2. Dysautonomia in Parkinson disease.

    Science.gov (United States)

    Goldstein, David S

    2014-04-01

    Dysautonomias are conditions in which altered function of one or more components of the autonomic nervous system (ANS) adversely affects health. This review updates knowledge about dysautonomia in Parkinson disease (PD). Most PD patients have symptoms or signs of dysautonomia; occasionally, the abnormalities dominate the clinical picture. Components of the ANS include the sympathetic noradrenergic system (SNS), the parasympathetic nervous system (PNS), the sympathetic cholinergic system (SCS), the sympathetic adrenomedullary system (SAS), and the enteric nervous system (ENS). Dysfunction of each component system produces characteristic manifestations. In PD, it is cardiovascular dysautonomia that is best understood scientifically, mainly because of the variety of clinical laboratory tools available to assess functions of catecholamine systems. Most of this review focuses on this aspect of autonomic involvement in PD. PD features cardiac sympathetic denervation, which can precede the movement disorder. Loss of cardiac SNS innervation occurs independently of the loss of striatal dopaminergic innervation underlying the motor signs of PD and is associated with other nonmotor manifestations, including anosmia, REM behavior disorder, orthostatic hypotension (OH), and dementia. Autonomic dysfunction in PD is important not only in clinical management and in providing potential biomarkers but also for understanding disease mechanisms (e.g., autotoxicity exerted by catecholamine metabolites). Since Lewy bodies and Lewy neurites containing alpha-synuclein constitute neuropathologic hallmarks of the disease, and catecholamine depletion in the striatum and heart are characteristic neurochemical features, a key goal of future research is to understand better the link between alpha-synucleinopathy and loss of catecholamine neurons in PD. © 2014 American Physiological Society.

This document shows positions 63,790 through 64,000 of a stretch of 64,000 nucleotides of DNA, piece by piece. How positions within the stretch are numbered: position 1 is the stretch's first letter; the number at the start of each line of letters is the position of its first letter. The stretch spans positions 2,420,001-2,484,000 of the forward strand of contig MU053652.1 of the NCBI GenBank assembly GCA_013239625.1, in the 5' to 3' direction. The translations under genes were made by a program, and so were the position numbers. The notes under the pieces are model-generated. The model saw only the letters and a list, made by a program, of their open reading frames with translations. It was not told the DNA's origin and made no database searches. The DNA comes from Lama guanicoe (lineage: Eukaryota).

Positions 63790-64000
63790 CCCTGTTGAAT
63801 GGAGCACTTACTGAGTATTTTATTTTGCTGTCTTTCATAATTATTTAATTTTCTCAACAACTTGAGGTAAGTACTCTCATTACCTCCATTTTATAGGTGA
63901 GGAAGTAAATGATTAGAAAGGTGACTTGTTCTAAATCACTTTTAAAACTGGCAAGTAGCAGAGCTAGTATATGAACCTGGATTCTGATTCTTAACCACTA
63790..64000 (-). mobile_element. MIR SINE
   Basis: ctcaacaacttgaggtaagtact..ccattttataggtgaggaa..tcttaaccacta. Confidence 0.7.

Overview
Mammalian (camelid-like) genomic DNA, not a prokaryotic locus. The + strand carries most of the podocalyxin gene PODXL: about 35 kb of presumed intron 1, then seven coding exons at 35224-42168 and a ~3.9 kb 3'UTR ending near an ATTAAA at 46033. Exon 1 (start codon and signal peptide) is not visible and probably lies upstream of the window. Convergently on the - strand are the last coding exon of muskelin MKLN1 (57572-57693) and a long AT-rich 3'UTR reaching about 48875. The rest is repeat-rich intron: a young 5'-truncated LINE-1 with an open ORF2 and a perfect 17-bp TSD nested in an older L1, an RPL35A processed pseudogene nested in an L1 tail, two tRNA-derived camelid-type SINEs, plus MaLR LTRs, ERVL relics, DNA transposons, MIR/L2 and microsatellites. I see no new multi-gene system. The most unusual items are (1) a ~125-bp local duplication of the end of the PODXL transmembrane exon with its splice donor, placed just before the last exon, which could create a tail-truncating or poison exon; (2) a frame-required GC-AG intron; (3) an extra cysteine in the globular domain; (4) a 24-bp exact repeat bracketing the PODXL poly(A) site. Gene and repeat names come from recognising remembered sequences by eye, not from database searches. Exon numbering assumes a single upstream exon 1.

3. Parkinson's Disease Videos

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  12. Parkinson's Disease Videos

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  19. Parkinson's Disease Videos

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  20. Parkinson's Disease Videos